It shows that the Gastrointestinal tract is able to pass excess gas through the gut - which avoids Bloat, a dangerous health condition (particularly for GSDs) because in dogs Bloat can lead to Gastric Torsion without warning sign! Make sure that you re-read the linked chapter in the MYGERMANSHEPHERD Health Manual.

However, the level of healthy farting is much lower for dogs than for us (see below why).

Also note that any gas inside the gut has only 3 ways to get out:

  • absorbed through the intestinal wall into the body
  • northern route (belching)
  • southern route (farting)

The last two are excess gas.

On the other hand/buttock: Why is there excess gas at all?

If:

  • the Gastrointestinal (GI) tract is intact
  • and the GI tract gets the right input (foods)
  • and the GI tract releases the right output (one complete piece of soft feces) within 8 hours (canines) to 12 hours (humans) after each meal

then:

  • there should be no excess gas production in the gut
  • and the gas produced during the fermentation of the food is released together with the feces
  • minimising both belching and farting to maybe one or two per meal (canines) or three to four per meal (humans)

For reasons that will become more evident when we look at the farting causes below, I would therefore argue that when a dog farts more than twice in one hour, then this is a point of concern.

Basically the same holds true for us humans. This is my understanding from the incredibly helpful book from Dr. Wes Jones who showed why excess gas and straining and diarrhea (and all in between) actually are signs of constipation - and how the right fiber diet can cure all these GI problems (for people), plus countless seemingly unrelated disorders.

I say basically, because I would argue for one specific differentiation: The gut in healthy canines should produce much less excess gas than the gut of healthy humans. Some brief reasons:

  • The gut of canines and humans is very different: Eg in dogs the upper gut is the large intestine, which absorbs ca. 80% of the nutrients and water in the food through digestion; in humans the lower gut (colon) is the large intestine, which absorbs most nutrients and water through fermentation. It is the process of fermentation that produces gas.
  • Like for like in body size, the entire human gut is about 2.5 times longer than the entire canine gut. Food passage in healthy canines is much quicker (ca 8 hours) than food passage in healthy humans (ca 12 hours). The slower the food passage, the more gas is produced.
  • The food intake of dogs and people is very different too: We consume primarily carbohydrates (grains, potatoes, sodas, sweets, etc), while dogs that are fed naturally consume primarily meat (no carbohydrates) and low-carb vegetables (see eg Dog Meals, Meal Times, and Feeding Routine and German Shepherd Dog Relatives) - although particularly in the USA most dogs are fed kibble that's full of grain fillers (cheaper than meat) and chemical additives (to increase shelf life), see Life Extender #1.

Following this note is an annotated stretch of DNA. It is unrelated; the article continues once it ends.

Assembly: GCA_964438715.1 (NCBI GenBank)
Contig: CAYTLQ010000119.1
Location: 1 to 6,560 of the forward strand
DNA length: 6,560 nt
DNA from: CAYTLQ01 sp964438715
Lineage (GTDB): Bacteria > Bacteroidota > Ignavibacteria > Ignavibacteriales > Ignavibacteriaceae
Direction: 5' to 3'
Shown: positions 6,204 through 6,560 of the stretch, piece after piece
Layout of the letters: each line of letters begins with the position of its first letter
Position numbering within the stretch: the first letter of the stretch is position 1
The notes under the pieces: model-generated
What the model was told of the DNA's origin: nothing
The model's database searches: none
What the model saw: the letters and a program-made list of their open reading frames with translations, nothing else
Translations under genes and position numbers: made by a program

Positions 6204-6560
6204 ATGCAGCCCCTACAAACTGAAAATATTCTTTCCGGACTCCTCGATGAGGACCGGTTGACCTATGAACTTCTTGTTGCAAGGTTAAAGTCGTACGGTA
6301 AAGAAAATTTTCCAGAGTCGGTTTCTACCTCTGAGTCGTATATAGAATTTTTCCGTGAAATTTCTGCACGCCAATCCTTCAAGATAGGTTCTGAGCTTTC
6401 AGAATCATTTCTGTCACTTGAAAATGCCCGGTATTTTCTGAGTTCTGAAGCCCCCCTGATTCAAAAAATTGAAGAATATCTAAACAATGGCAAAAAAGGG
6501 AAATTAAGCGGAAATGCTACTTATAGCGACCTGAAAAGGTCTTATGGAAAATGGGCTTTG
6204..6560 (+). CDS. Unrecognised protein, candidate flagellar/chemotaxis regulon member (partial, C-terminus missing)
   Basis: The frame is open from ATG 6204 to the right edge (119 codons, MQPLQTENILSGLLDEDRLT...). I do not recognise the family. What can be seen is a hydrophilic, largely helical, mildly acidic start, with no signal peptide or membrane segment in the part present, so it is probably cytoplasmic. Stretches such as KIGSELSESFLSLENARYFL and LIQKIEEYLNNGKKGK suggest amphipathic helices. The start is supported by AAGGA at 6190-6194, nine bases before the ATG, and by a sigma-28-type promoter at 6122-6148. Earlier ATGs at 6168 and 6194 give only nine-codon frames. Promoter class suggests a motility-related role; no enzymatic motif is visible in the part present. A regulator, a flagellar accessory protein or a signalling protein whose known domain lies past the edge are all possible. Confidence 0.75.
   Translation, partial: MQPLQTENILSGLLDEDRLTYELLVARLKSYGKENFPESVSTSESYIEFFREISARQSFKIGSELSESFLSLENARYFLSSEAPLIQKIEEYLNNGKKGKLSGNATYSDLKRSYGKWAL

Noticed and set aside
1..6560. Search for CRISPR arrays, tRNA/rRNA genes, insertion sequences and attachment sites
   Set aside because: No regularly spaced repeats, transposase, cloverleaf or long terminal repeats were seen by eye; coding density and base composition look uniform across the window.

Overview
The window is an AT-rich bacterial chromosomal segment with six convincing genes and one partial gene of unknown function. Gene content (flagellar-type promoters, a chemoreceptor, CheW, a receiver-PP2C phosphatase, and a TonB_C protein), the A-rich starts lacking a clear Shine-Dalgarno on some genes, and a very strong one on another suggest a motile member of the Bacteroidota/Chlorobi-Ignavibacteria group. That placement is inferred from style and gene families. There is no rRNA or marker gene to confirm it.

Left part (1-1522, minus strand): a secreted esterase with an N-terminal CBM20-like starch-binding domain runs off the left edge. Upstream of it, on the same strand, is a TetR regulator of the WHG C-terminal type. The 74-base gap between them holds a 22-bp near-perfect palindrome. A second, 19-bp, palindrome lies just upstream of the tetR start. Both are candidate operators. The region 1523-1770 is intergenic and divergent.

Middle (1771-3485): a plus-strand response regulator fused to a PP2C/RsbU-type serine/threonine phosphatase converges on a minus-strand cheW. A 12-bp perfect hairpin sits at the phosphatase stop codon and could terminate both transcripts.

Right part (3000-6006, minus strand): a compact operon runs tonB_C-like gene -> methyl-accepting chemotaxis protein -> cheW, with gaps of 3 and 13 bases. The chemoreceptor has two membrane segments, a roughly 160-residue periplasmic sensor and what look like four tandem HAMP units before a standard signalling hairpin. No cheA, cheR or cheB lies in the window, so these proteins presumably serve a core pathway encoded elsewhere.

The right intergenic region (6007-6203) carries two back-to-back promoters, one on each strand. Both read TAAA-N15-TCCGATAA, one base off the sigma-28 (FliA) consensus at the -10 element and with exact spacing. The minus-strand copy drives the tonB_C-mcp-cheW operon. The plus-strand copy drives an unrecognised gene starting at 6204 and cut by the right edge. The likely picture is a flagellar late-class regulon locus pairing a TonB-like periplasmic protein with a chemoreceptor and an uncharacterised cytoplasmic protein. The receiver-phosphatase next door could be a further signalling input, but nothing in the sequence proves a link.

Therefore, note that with the above general advice I don't mean when a dog farts more than twice every hour then this is a point of concern. I mean when a dog farts more than twice in any given hour.

Possibly, more than twice or thrice per meal is more accurate advice (between meals are usually at least three to six hours, depending on how often you feed your dog/yourself).

Can We Train Our Dog Not to Fart in our Presence?

I came across an interesting video of a guy who used a fart machine (don't ask me what that is, I have no idea) to find out: "Do dogs know about farting?" (that's how he titled his video).

However, what he really showed without realizing it: Dogs associate the fart sound with their anus(!) - at least a German Shepherd can.

In case you wonder why this GSD looks at her anus slightly before the sound from that 'fart machine': She doesn't - video post production often moves the soundtrack slightly before the videotrack.

In plain English: The dog hears a fart sound and immediately thinks that something just escaped its own anus!

The fact that the dog makes this mental connection allows us to train our dog not to fart in our and our guests' presence! - IF we want to train our dog that? neutral

So the answer is: Yes, we can train our dog not to fart in our presence.

But how?

First of all, we should keep in mind that a few dog farts a day are okay (see above) - and a few more farts for us, see the tastefully written article Flatulence expert defines 'normal' output rate.

Frankly, when we had a flatulence issue with a boxer long ago (typical for them, really), there was no targeted attempt made to train the dog not to fart in our presence. But the dog learned it nonetheless - which taught me how this can be trained willfully, if you so wish? Don't you worry, I won't extend too much on this delicate topic.